Mehebub requested me to cook some Basanti pulao along with the Goalondo chicken curry last Sunday. While checking the stock I realized I had no cashew nut at home and I decided to skip the Pulao. It was Rosie who suggested me to make the Birista Pulao then! Upon overhearing our discussion Mehebub came into the kitchen and requested me to increase the amount of chicken! After all, he heard Birista Pulao!
I, though, said yes however I told him to cut the onion for the Pulao! Those who don’t know; Birista Pulao is nothing but Bengali Onion Pulao. Needless to say, the dish calls for loads of finely chopped onion. I was not ready to take the pain of cutting the onion. Rosie, on the other hand, was managing Pasta and Coffee! By the way have I told you about the newest addition to the family; Coffee Chatterjee Alam, Pasta’s little sister? She is a beautiful Golden Retriever puppy we adopted a month back.
Coming back to the pilaf, I actually was happy as this dish calls for very few ingredients. Moreover, with this, I can document another Bangali Muslim recipe on my blog!
Birista Pulao; a Bengali Muslim household’s favorite?
I am not stereotyping the dish however, I have had it at several Bengali Muslim households. I have not seen my MIL to cook Misti pulao much as a main. In fact, they serve Zarda Pulao as dessert.
I first savored this dish at my in-law’s place. In my in-law’s, they do not like Misti pulao much as well. They mostly cook several types of savory pulao and Birista Pulao is one of those. In fact, this dish is quite common at the Bengali Muslim households irrespective of their socio-economic condition. I have had this at Sabina’s marriage as well. By the way, Sabina is the ex-nanny of Pasta. Debjanir Rannaghar is having a few recipes of her as well.
Mehebub loves Birista Pulao a lot and especially if served with a spicy side of meat. Pasta also loves it. She takes it as part of her lunch box even.
A few more details about Beresta Pulao!
Birista is nothing but deep-fried onion crisps. This dish, needless to say, is known as Piyaj Pulao as well. However, the term Birista Polao is more apt as the recipe calls for Onion crisps specifically. Short-grain rice is ideal for this dish. Though Maa prefers to use Badshabhog however, I use either Tulaipanji or Gobindobhog. You can use any flavorful short grain rice to make it. I do not like using Basmati to make this dish and Rosie also confirmed the same. According to her, Birista Pulao is earthy and hence calls for normal rice instead of “Biriyani rice” (read Basmati).
I must tell you, Rosie helped me to curate this recipe. She herself is a Bengali Muslim from a suburb. Rosie is actually Sabina’s sister and is an amazing cook. She told me if a family cannot afford Biryani as part of the marriage feast; they opt for the Birista Pulao. I remembered the amazing pulao I savored with chicken during her sister’s marriage. Bliss it was.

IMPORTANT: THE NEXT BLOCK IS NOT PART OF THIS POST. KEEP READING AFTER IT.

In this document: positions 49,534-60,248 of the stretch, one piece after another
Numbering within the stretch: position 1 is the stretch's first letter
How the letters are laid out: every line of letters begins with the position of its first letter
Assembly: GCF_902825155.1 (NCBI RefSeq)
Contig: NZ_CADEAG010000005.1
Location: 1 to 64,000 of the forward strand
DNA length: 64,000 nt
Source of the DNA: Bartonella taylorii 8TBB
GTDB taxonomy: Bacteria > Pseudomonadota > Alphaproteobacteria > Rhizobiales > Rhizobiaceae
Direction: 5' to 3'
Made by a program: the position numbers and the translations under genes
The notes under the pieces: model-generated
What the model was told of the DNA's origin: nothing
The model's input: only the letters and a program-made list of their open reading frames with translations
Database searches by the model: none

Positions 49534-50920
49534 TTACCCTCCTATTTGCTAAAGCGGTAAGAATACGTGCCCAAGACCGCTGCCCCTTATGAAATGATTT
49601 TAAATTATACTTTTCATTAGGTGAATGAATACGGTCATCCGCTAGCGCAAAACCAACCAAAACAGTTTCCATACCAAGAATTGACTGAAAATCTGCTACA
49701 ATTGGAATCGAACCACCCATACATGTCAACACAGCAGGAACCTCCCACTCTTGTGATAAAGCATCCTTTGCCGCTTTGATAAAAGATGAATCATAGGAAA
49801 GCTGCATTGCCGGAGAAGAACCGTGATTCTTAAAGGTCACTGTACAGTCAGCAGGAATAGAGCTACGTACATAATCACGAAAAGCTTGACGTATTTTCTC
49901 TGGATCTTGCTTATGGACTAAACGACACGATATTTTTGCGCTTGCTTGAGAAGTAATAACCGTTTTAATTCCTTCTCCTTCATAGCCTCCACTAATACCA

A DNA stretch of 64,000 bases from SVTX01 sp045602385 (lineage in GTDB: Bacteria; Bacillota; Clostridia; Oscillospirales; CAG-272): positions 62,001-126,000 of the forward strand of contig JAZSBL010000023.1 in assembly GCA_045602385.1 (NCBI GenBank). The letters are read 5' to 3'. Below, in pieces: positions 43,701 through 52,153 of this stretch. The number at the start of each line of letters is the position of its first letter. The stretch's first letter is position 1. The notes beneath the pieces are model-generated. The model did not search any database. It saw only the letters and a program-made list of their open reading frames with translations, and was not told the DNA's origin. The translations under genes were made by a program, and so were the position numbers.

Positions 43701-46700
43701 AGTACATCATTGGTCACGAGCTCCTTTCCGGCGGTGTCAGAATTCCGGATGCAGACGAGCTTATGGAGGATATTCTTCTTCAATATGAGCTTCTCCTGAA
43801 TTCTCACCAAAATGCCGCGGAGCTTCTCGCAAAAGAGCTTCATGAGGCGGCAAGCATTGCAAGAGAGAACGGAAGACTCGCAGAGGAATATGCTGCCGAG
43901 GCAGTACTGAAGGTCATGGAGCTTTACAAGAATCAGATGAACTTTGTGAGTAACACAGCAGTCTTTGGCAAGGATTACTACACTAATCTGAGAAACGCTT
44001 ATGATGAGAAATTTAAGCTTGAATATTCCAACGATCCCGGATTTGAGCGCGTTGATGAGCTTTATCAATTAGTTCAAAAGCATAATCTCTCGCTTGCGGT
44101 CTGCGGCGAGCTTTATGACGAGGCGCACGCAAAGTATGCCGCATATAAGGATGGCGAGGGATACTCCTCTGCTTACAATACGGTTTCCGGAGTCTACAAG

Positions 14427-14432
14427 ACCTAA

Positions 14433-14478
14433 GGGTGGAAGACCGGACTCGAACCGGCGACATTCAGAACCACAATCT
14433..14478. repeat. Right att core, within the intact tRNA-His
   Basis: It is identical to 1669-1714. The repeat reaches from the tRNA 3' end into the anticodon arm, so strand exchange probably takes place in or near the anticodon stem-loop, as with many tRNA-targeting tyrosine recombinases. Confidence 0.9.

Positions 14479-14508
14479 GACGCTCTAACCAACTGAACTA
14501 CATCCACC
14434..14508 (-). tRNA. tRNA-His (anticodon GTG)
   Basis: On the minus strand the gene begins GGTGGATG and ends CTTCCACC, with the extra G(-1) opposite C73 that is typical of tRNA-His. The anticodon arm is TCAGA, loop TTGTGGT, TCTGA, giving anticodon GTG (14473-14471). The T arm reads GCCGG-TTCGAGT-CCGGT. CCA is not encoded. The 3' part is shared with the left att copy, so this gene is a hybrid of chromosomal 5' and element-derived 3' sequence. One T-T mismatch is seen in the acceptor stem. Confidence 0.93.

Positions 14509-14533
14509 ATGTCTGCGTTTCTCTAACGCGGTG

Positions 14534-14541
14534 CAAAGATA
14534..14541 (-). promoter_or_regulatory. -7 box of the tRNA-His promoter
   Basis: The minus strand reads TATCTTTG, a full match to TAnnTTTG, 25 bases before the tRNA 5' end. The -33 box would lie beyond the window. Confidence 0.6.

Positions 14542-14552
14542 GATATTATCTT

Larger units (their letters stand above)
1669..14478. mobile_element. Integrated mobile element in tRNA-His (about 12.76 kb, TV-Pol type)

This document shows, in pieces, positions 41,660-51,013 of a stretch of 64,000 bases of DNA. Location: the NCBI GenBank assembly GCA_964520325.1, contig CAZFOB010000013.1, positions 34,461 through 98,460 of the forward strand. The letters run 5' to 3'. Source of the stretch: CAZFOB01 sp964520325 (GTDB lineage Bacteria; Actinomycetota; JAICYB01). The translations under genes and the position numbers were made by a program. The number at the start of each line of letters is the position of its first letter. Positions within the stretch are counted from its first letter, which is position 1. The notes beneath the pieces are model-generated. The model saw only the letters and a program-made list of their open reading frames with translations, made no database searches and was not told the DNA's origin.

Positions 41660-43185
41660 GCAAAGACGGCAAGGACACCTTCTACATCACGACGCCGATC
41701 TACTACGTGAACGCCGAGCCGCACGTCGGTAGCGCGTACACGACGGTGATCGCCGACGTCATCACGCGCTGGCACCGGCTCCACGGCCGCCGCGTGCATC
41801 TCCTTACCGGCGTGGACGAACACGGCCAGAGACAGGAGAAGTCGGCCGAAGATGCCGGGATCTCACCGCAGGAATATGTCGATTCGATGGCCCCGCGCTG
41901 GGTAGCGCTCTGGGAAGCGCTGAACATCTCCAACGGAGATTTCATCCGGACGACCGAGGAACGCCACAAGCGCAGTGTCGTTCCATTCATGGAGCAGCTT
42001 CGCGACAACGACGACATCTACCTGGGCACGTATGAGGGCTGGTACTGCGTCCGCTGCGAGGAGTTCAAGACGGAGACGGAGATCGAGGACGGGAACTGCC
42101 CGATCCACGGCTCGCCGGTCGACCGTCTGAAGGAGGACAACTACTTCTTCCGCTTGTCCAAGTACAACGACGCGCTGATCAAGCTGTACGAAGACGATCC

Mehebub on the other hand while having the lunch shared his memories during the Ramakrishna Mission days. Maa used to bring homecooked food for him while he was in the hostel.
Here’s how I cook Birista Pulao at Debjanir Rannaghar!
- Serves: 4 people
- Calories: 598
- Fat: 36.1g
- Saturated fat: 5.2g
- Carbohydrates: 62.9g
- Sugar: 6g
- Sodium: 590mg
- Fiber: 3.8g
- Protein: 6g
- Cholesterol: 3mg
- Short-grain flavored Rice: 250g
- Onion: 5
- Dry Red Chilli:8-10
- Bay leaf: 2
- Salt: 1 Tsp.
- Oil: 150 ml (for frying the Onion followed by cooking)
- Ghee: 1 Tsp. (Optional)
- Wash rice thoroughly and soak in water for 30 minutes.
- Finely chop onions.
- Heat oil in a deep vessel and fry onions until those turn brown and crisp.
- I prefer to fry the onion in small batches. This helps in getting the onion crunchier.
- Strain half of the fried onion from the pan.
- Fry dry red chilies as well.
- Keep ⅓ of the fried chilies in the pan; crush ⅓ of the chilles and add to the pan and keep rest for garnishing. This step is very important.
- Add 2 bay leaf.
- Now add soaked rice after discarding the water.
- Fry the rice for 3-4 minutes on low flame.
- The rice will turn almost translucent.
- Add boiling water (double the quantity of rice) to the rice.
- Now add salt as well.
- Cover the pan with a lid and cook for around 7-8 minutes or until the rice is cooked.
- Rice will soak all the water by then.
- Now add rest of the fried onions and fried red chilies.
- Add 1 Tsp. of ghee and lightly mix it.
- Do not overmix while cooking or do not add excess water.
- Give a rest of 10 minutes before opening the lid to serve the pulao.
- Serve Birista Pulao hot with a spicy side
Ghee is optional however makes the dish flavorful.
As very little spices are used, onion and red chili dominate the flavors.
Recipes from Bengali Muslim households (India and Bangladesh):
- Bangladeshi Kala Bhuna | Beef Kala Bhuna | Kalo Bhuna Recipe
- Pui Saag diye Masoor Dal (Red Lentil Soup with Malabar Spinach) from the MIL’s Kitchen!
- Dimer Halwa (Egg Halwa or Ande Ka Halwa)
- Kuskhus Badam Halwa | Posto Badam Halwa
- Narkeli Jam Pitha (Also known as jam pithe
- Taler Bibikhana Pitha (also known as Taler Pithe or Sugar Palm Cake)
- Mangsher Ghughni (Also known as Yellow Pea Curry with Minced Mutton)
- Mutton Handi Kebab, an heirloom recipe from a small-town Kebab shop in West Bengal
- Bangladeshi Mutton Tehari (Also known as gosht tahiri)
- Bangladeshi Chicken Roast (Also known as Biyebarir Chicken Roast)
- Sada Ilish aka Ilisher PaniKhola (Ilish Pani Khola)
- Nona Ilish Bhorta (Also known as Nona Ilish Bhuna)
- Ilish Macher Korma
- Mutton Rezala (Also known as Kolkata style Rezala)
- Kolkata’s Mutton Tikia (Also known as tikia kabab)
Have you tried the Birista Pulao recipe from Debjanir Rannaghar!
Do let me know how it came out. Also, I would love to see a picture of the same which you can share here on firstname.lastname@example.org. Meanwhile, on Instagram, you can use my hashtag #debjanirrannaghar and in addition, you can tag me at @foodofdebjani.